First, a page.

#3 Play with virtual food. Whether you have access to an ipad or not, there are lots of different computer games and applications that center around food. Spend some time playing some of these games to see what fruits and vegetables your child already knows and which he doesn’t.  For younger kids, games that work on sorting or picking fruits can be simple and enjoyable- play together and use this as a time to talk about the food as you play. For older kids or kids who are reading, check out this word search.

#2 Introduce a few new fruits and vegetables a week. This will depend on your personal preferences and wishes for what you would like to accomplish by Thanksgiving. Having fruits and vegetables in the house is a start. Next, allow your child to see you cutting and preparing the food and of course, eating it. Encourage tasting or even touching, smelling, or licking the fruits and vegetables. If you have a child who has difficulties knowing when he is full, give him small amounts and help him stop before eating too much. Allowing your child to get up and do a preferred activity after eating may help motivate him to stop before overeating.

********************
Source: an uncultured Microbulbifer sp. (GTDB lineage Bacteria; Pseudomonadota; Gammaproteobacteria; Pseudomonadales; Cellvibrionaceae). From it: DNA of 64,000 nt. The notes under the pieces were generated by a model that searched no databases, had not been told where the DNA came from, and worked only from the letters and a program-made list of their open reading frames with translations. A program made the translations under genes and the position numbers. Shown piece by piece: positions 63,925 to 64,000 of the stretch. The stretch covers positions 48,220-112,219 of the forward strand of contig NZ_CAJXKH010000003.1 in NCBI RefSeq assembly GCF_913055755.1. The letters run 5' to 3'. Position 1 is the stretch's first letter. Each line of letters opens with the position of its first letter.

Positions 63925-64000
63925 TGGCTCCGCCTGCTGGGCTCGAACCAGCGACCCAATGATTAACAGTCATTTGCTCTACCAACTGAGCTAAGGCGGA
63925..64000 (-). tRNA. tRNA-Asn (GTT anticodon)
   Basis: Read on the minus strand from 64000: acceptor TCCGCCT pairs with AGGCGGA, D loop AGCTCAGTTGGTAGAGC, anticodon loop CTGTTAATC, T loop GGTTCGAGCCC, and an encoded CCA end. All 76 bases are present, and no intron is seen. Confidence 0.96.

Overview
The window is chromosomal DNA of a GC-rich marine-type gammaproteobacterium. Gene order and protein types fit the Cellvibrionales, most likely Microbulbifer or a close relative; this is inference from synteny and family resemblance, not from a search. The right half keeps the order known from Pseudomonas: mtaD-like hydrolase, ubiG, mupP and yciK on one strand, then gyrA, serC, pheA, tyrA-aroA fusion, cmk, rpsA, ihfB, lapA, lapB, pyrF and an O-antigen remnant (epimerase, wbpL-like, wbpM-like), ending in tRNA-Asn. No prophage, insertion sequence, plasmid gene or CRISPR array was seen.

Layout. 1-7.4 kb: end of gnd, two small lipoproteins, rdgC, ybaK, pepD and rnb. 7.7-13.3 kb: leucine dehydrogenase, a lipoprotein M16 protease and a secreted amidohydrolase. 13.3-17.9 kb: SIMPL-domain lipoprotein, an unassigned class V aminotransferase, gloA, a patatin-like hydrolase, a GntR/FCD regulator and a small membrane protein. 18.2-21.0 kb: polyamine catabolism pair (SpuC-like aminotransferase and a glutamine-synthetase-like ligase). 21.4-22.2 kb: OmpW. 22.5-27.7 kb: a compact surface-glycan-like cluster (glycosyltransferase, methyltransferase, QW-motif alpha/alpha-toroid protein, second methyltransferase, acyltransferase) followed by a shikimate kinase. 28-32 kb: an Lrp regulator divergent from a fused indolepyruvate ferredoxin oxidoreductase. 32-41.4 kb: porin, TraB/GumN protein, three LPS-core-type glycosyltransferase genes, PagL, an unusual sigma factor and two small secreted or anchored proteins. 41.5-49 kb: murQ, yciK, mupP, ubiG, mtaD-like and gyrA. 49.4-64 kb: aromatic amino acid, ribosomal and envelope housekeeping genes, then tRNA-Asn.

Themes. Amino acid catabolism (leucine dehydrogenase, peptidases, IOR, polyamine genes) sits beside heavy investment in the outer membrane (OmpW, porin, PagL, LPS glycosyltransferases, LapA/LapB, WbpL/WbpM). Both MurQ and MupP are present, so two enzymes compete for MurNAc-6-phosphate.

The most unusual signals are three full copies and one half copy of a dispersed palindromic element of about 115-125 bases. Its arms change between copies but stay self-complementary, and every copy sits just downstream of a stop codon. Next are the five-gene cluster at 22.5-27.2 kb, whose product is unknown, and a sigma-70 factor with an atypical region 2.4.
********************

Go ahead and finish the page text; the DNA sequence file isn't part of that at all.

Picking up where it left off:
#1 Hopefully, all of your hard work will pay off today and your child will have a few new choices to eat for Thanksgiving. Prepare them the same way your child liked them originally- don’t try anything new today unless you see some interest. Play it safe. You can provide other foods that your child typically eats as well.

Take time before Thanksgiving to make sure that your family or friends understand your child’s difficulties. This can help avoid additional stress on Thanksgiving day if they understand beforehand that your child is not being rude by not trying their turkey or pumpkin pie. The more you can educate others on your child and his needs, the better off you will be- and less stressed out. Waiting until the day of to discuss your child’s needs may add additional stress and misunderstood.

If you had success using any of these strategies with your child, let me know!